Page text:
I am a children’s nutritionist and you are deceived by ice blocks without sugar

According to information from Sydney Pediatric nutritionist Mandy Sacher, not much. What parents don’t necessarily want to hear when the weather gets warmer!

As Mandy is passionate about healthy eating for the whole family, she took to social media to share some discoveries she made while searching for the “healthier” summer treat.

“When you hear the phrase “Health Star Rating,” you think there’s a regulation I can trust, right? This is exactly what I thought until I did some research,” she wrote in her Instagram post.

Would you like to join the family? Subscribe to our Kidspot newsletter for more stories like this.

Does a good health score mean it is healthy?

Mandy explains that the health star rating used for supermarket products ranks foods based on their macronutrients, but unfortunately a high star rating doesn’t always mean the food is healthier to eat.

“The truth is that the Health Star Rating system is a self-regulated and deceptive marketing scam that allows products containing potentially harmful ingredients to receive a seal of approval or a ‘health halo’ by intentionally failing to list all of the ingredients they contain “Product,” emphasizes Mandy.

“It takes into account the protein, fiber, fat and sodium content, but ignores the extremely highly processed ingredients and the inclusion of preservatives, colors and additives, some of which, by the way, are banned in several countries.”

Grocery shopping is a difficult task for parents. It’s about remembering the things you need, deciphering what’s actually healthy and what’s not, and if you’re crazy enough to take the kids, you know how hard it is to keep them happy (and to stay out of it). candy aisle!).

That’s why Mandy says foods like this are often overlooked.

Speak with Children’s spot Commenting on her post, Mandy admits that she is often surprised at how many parents message her about things they think they should give to their children.

“The number of parents who tell me every day that they have never read labels or realized that food labels are deceiving them is astounding,” she admits. “Many of them are angry and upset that they have been tricked by marketing. They are being deceived and are not sure how this is allowed.”

RELATED: Why Does a Zooper Dooper Make You Cough? A doctor explains

The Zooper-Dooper hack will give you two perfectly sized halves

RELATED: Want to make your own ice blocks? Try these healthy homemade ice blocks

There are hidden bugs lurking in your children’s snacks

It doesn’t stop when there are blocks of ice either. Mandy claims that there are many other foods marketed to children that contain hidden evils that don’t make it onto the packaging labels.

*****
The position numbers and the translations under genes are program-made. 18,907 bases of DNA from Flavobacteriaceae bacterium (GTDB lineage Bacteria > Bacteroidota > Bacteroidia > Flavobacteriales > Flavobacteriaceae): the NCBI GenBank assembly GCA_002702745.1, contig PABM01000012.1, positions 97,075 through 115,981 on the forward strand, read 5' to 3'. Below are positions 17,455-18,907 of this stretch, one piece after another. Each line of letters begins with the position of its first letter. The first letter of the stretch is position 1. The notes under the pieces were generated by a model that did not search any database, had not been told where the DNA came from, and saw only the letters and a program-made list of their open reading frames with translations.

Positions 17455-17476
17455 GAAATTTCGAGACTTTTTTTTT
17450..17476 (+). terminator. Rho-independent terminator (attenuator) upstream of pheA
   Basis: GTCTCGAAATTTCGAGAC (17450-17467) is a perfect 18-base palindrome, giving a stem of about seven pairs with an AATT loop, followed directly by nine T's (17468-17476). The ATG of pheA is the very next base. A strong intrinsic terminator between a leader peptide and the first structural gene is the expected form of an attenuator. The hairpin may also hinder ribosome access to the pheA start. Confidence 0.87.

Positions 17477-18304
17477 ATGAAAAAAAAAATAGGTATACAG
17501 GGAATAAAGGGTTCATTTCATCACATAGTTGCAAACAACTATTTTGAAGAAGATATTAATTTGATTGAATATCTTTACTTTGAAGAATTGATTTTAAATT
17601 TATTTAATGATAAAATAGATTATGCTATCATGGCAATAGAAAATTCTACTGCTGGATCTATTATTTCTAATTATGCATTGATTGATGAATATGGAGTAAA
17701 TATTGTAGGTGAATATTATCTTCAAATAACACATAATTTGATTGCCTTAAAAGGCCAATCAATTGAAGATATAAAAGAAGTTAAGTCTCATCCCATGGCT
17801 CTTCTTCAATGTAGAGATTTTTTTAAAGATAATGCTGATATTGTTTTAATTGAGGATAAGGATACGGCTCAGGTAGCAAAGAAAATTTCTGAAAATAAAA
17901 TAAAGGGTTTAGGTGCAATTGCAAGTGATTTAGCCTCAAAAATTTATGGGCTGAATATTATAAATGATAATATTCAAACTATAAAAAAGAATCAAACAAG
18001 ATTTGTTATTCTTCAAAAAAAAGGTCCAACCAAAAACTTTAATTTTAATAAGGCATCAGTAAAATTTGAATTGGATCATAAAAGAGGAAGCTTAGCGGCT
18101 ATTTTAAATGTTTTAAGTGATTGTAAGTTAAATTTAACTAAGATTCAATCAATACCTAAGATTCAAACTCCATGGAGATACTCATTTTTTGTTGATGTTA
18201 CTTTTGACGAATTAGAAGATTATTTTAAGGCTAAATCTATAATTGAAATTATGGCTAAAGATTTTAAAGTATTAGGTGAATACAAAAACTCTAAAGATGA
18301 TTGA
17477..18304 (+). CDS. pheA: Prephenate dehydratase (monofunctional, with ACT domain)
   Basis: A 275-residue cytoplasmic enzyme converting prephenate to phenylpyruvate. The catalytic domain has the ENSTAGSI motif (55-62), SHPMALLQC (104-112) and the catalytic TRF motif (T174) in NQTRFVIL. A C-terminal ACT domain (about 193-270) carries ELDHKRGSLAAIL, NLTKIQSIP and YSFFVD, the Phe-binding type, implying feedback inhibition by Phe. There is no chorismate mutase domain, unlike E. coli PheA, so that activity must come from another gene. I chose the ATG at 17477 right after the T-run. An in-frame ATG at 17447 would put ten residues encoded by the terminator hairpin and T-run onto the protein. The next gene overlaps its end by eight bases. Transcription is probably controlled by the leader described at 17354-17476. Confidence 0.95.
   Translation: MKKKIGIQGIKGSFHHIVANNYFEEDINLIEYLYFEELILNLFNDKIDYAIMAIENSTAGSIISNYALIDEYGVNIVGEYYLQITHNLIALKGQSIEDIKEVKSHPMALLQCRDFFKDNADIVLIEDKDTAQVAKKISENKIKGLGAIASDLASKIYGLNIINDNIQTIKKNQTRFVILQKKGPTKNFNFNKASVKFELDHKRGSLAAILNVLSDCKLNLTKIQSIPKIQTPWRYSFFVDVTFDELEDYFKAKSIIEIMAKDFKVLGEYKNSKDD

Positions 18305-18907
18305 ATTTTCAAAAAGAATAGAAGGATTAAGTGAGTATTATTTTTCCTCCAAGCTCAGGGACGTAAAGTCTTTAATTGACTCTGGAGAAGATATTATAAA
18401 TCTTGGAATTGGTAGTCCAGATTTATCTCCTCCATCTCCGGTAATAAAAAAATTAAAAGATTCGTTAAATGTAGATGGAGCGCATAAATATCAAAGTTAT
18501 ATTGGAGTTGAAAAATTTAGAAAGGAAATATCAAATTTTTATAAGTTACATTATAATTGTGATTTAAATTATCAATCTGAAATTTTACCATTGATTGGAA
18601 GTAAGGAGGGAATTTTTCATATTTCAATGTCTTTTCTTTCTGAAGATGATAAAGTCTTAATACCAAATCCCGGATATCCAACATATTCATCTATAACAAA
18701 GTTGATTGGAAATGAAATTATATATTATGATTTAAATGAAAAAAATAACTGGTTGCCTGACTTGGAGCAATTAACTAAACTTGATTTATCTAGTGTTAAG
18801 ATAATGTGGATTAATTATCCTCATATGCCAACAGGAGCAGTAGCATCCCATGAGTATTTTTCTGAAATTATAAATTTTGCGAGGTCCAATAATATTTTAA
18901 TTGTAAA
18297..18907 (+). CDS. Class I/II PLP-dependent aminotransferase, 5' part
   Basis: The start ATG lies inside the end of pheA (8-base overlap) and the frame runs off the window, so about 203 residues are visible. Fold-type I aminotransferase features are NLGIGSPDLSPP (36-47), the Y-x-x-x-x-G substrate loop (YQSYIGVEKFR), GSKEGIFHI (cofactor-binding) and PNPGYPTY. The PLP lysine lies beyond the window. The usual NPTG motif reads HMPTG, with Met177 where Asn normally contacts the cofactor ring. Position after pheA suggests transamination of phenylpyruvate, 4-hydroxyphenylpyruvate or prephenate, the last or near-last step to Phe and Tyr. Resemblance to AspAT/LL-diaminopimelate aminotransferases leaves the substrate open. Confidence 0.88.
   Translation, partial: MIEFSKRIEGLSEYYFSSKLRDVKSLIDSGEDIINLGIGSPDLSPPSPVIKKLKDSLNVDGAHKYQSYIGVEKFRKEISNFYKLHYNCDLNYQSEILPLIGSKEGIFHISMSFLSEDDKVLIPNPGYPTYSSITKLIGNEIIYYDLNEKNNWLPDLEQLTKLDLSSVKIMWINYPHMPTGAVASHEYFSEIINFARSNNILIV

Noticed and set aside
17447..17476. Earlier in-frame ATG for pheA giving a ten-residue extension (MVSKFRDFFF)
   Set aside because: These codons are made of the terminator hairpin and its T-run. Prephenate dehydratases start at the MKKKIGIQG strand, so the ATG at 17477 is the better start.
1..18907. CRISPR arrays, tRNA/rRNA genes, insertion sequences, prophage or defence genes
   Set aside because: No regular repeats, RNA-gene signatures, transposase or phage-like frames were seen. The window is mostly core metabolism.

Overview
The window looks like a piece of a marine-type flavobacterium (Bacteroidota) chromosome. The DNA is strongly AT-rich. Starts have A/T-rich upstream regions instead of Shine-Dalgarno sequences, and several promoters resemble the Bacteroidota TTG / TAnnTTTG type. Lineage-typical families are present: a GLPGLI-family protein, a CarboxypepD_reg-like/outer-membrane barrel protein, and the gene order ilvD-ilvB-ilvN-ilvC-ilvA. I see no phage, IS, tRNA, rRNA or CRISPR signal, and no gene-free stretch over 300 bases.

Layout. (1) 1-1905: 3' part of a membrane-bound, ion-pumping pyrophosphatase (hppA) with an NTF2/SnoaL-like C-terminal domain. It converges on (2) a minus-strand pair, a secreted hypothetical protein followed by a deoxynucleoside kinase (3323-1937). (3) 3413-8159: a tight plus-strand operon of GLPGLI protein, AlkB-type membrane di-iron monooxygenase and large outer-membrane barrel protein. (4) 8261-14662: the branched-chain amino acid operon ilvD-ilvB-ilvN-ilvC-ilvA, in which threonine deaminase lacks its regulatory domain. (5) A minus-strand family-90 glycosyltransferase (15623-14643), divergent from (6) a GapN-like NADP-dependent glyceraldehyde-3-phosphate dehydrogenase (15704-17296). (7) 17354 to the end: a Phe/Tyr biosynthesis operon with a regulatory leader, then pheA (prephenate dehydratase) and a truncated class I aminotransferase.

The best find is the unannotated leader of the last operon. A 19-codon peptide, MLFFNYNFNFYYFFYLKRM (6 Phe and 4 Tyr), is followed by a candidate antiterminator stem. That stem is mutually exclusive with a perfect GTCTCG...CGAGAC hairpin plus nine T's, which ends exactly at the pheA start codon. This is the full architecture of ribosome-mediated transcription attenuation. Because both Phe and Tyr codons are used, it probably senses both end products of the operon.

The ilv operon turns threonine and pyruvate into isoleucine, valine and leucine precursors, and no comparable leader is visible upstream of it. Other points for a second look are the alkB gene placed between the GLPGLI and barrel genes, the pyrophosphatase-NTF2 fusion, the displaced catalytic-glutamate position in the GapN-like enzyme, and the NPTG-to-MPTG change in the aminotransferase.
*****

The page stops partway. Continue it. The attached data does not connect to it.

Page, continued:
According to the mother of two, the worst combination in children’s snacks is colors and preservatives.

“Healthy breakfast cookies that, like granola bars, are marketed as low in sugar and carbohydrates. The ingredient list is full of highly processed and cheap fillers,” she says.

Breakfast drinks, breakfast cereals and pouched yoghurts should also be examined carefully before purchasing.

“We know that these additives and preservatives have a negative impact on growth and well-being and should not be part of children’s daily diet,” adds Mandy.

The hidden numbers in children’s snacks you should know

Now, it’s one thing to tell parents to take the time to read the front and back of the packaging, but it’s a whole other task to actually read them understand what is listed in the article.

Mandy then lists the dangerous numbers hidden in the ingredients list and the health risks they pose to our little ones when consumed.

For example, the number 122 (or azorubine) is a warning sign for Mandy as it can cause eczema, hyperactivity and promote inflammation.

Sunset yellow (110) can also cause problems with hyperactivity, DNA damage, asthma and allergic reactions, she claims.

And then comes amaranth (123), which Mandy says is so harmful that it is banned in the US because it is a possible carcinogen and can cause hyperactivity, skin problems and hypersensitive reactions.

RELATED: Fruit Strips: Are They a Healthy Snack?

What is a healthier option?

Of course, it’s best to make it yourself because then parents will know exactly what’s in the fresh snack or treat.

But if you’re looking for a healthier alternative in the ice block section of the supermarket, there are other options available.

“Juices are absolutely a good option, but just look for real ingredients, not numbers and things you don’t recognize as real food,” she says.

Mandy told Kidpsot that by sharing the key ingredients, she hopes to better inform parents about what they are buying when relying solely on the items’ health ratings.

She also hopes that raising awareness of the issue will help schools make more informed decisions about what is offered to children in school cafeterias.

You can read more about it her contribution to Zooper Doopers here.

Rick Schindler

Rick Schindler is a Worldtimetodays U.S. News Reporter based in Canada. His focus is on U.S. politics and the environment. He has covered climate change extensively, as well as healthcare and crime. Rick Schindler joined Worldtimetodays in 2023 from the Daily Express and previously worked for Chemist and Druggist and the Jewish Chronicle. He is a graduate of Cambridge University. Languages: English. You can get in touch with me by emailing: RickSchindler@worldtimetodays.com.

Related Articles

Back to top button